Grigore II Ghica

Grigore II Ghica (1695 – 3 September 1752) was Voivode (Prince) of Moldavia at four different intervals — from October 1726 to April 16, 1733, from November 27, 1735 to 14 September 1739, from October 1739 to September 1741 and from May 1747 to April 1748[1] — and twice Voivode (Prince) of Wallachia: April 16, 1733 – November 27, 1735 and April 1748 to September 3, 1752. He was son of Matei Ghica (son of Grigore I Ghica).[2]

Grigore II Ghica
Grigore II Ghica.jpg
Prince of Moldavia
(1st reign)
Reign5 October 1726 – 16 April 1733
PredecessorMihai Racoviță
SuccessorConstantine Mavrocordatos
Prince of Wallachia
(1st reign)
Reign16 April 1733 – 27 November 1735
PredecessorConstantine Mavrocordatos
SuccessorConstantine Mavrocordatos
Prince of Moldavia
(2nd reign)
Reign27 November 1735 – 14 September 1739
PredecessorConstantine Mavrocordatos
SuccessorRussian occupation
Prince of Moldavia
(3rd reign)
Reign24 October 1739 – 10 September 1741
PredecessorRussian occupation
SuccessorConstantine Mavrocordatos
Prince of Moldavia
(4th reign)
ReignMay 1747 – April 1748
PredecessorJohn Mavrocordatos
SuccessorConstantine Mavrocordatos
Prince of Wallachia
(2nd reign)
ReignApril 1748 – 3 September 1752
PredecessorConstantine Mavrocordatos
SuccessorMatei Ghica
Born1695
Istanbul
Died3 September 1752
Bucharest
IssueScarlat Ghica, Matei Ghica
HouseGhica family
FatherMatei Ghica
ReligionOrthodox

ReignsEdit

He was helped to gain the throne in Iași by previous Prince Nicolae Mavrocordat, upon Mihai Racoviță's deposition by the Ottoman overlord. He decreased taxes, but chose to continue the established policy of awarding offices to Greeks and Levantines instead of local boyars. Thus, he faced mounting opposition from Dimitrie Racoviță, who tried to remove Scarlat by enlisting Budjak Tatars' help – he was however rejected after clashing with Ghica and his Wallachian and Ottoman allies. With the outbreak of the Russo-Turkish War came Imperial Russian occupation, forcing Grigore II Ghica to leave Moldavia briefly, in September–October 1739.

Although he tried to counter Constantin Mavrocordat's intrigue at the Porte, Ghica was deposed and exiled in 1741, gaining the throne for a final, brief time in 1747–1748. He effectively purchased the throne in Bucharest — the exorbitant payment made him rely on further increased taxation.[3]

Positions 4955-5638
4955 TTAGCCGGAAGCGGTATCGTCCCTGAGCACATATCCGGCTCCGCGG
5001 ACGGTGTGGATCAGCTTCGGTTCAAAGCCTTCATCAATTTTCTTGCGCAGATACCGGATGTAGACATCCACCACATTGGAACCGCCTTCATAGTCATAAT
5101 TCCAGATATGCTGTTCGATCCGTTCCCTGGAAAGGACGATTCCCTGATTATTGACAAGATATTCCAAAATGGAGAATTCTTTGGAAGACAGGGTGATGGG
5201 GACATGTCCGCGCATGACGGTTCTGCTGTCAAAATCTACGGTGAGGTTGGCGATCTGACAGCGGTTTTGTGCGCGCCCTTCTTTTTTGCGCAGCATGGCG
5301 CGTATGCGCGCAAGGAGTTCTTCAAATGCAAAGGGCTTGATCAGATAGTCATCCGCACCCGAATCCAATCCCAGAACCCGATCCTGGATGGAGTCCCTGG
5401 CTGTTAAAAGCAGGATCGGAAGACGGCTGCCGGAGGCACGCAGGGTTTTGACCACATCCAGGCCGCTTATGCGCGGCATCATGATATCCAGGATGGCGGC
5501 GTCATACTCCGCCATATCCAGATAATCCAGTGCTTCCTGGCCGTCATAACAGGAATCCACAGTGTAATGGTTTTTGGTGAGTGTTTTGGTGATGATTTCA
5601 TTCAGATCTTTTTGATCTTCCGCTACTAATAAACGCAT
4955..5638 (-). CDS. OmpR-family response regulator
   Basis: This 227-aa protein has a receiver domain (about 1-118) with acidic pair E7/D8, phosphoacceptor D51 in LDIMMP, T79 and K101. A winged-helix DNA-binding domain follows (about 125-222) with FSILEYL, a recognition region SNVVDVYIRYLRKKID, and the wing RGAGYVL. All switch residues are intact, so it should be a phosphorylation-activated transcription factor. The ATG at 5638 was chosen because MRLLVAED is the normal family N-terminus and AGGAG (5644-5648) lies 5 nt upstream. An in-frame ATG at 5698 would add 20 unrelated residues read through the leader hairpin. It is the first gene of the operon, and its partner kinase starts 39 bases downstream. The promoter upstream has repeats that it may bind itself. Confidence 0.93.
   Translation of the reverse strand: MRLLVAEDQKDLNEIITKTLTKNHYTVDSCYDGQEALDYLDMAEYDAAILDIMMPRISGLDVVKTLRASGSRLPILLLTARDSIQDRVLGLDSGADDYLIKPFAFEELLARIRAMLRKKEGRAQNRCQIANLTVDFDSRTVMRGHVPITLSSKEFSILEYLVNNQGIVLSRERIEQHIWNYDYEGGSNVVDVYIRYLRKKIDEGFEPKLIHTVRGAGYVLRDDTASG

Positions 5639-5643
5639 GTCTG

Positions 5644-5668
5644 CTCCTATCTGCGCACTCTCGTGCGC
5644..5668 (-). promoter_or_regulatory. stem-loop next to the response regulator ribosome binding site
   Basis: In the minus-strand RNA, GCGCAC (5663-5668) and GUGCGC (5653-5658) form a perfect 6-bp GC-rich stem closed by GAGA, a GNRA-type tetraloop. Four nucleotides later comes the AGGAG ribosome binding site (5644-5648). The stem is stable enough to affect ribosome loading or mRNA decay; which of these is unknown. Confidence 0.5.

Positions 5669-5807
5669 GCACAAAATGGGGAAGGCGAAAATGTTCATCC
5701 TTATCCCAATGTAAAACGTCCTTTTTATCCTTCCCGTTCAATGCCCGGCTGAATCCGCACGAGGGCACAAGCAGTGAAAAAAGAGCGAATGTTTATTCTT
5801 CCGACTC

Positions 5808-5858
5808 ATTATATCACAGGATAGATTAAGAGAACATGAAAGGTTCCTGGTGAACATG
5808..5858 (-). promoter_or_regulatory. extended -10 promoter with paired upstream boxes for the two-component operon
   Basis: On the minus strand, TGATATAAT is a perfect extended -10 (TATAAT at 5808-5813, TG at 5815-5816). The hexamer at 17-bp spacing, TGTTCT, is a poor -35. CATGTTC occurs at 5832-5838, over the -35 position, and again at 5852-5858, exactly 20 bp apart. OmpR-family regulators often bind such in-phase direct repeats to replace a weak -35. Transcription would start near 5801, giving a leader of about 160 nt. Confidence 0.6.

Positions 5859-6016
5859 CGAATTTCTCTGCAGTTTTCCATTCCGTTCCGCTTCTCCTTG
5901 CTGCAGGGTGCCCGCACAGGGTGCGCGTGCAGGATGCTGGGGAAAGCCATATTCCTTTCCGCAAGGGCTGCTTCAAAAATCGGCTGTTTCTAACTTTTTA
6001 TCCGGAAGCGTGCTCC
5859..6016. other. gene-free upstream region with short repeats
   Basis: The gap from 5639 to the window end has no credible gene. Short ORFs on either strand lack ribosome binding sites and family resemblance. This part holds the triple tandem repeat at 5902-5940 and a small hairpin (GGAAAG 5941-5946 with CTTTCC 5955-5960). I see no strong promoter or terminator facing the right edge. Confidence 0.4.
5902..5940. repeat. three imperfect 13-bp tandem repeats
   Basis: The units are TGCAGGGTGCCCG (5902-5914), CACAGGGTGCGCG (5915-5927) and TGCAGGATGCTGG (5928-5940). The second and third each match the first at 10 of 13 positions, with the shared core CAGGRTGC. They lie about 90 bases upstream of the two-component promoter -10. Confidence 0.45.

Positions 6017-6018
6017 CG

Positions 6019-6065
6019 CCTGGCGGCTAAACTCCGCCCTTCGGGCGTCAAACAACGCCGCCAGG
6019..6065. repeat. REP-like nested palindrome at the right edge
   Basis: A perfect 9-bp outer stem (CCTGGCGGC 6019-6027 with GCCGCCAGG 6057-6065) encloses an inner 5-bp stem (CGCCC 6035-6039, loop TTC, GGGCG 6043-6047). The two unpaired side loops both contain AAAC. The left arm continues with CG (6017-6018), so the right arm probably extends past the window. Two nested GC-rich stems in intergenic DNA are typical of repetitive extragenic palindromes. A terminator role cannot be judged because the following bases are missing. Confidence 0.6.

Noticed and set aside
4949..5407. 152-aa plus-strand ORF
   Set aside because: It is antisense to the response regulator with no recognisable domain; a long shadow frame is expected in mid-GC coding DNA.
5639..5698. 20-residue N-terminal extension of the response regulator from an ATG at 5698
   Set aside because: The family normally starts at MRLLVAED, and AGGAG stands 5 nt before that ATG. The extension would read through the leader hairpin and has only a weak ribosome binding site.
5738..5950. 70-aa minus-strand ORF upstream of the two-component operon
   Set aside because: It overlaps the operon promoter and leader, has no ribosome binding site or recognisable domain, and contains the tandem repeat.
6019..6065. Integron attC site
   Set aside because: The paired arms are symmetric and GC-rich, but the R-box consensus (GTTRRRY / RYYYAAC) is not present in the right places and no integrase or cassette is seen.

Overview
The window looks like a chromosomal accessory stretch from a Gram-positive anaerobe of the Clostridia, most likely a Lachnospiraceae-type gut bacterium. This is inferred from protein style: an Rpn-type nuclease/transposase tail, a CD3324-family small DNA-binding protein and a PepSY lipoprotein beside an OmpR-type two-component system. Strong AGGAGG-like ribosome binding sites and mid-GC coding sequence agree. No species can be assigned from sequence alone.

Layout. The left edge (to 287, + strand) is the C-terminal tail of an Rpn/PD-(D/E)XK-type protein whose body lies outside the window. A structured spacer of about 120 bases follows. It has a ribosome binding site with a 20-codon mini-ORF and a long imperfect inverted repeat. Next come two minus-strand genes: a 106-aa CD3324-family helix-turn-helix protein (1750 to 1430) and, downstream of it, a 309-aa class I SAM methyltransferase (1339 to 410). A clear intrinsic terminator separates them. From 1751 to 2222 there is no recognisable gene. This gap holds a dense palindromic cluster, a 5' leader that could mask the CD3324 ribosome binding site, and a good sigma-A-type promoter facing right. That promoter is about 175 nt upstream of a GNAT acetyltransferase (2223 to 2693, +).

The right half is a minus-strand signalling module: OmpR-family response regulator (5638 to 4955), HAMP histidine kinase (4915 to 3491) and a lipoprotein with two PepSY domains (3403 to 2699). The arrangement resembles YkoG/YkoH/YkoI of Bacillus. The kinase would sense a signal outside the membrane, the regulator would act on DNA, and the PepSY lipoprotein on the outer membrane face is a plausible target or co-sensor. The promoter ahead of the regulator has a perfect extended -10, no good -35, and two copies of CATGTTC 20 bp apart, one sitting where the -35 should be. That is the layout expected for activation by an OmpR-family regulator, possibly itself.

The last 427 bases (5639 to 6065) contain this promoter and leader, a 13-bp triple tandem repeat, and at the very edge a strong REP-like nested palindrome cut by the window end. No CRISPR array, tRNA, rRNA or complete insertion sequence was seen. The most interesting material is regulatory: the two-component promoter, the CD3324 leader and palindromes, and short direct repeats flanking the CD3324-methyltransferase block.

LegacyEdit

He repaired several monasteries and built the Frumoasa one in Iași,[4][5] and the one at Pantelimon[6] – the church's patron saint, Panteleimon, is the eponym for both the commune Pantelimon, Ilfov, on the edge of Bucharest, and the Pantelimon Quarter of the capital. Ghica also built and furnished the area's hospital (staffed with Eastern Orthodox monks), the basis for the modern one.

He had two sons:

ReferencesEdit

  1. ^ "Rulers from Moldavia till 1859". Welcome to Romania. 2007-03-26. Archived from the original on 2007-04-16.
  2. ^ "List of rulers of Wallachia". search.com. 2007-03-26. Archived from the original on 2016-03-03. Retrieved 2007-03-26.
  3. ^ "History of Romania". The Foundation for Romanians from all over the World. 2007-03-27. Archived from the original on 2007-09-26.
  4. ^ "Historical Monuments Proposed for Restoration (1996 - 1998)". CIMEC Institute for cultural memory. 2007-03-26. Archived from the original on 2007-09-29. Retrieved 2007-03-26.
  5. ^ "Muntenia and Oltenia". Romanian Tourism. 2007-03-26. Archived from the original on 2006-10-18.
  6. ^ "Table showing (known) money donations made by Roumanian kings to Athos". Centre for Byzantine Studies at Iasi. 2007-03-26. Archived from the original on 2007-09-28.
Preceded by Grand Dragoman of the Porte
1717–1726
Succeeded by
Preceded by Prince of Moldavia
1726–1733
Succeeded by
Preceded by Prince of Moldavia
1735–1739
Succeeded by
Russian occupation
Preceded by
Russian occupation
Prince of Moldavia
1739–1741
Succeeded by
Preceded by Prince of Moldavia
1747–1748
Succeeded by
Preceded by Prince/Voivode of Wallachia
1733–1735
Succeeded by
Preceded by Prince/Voivode of Wallachia
1748–1752
Succeeded by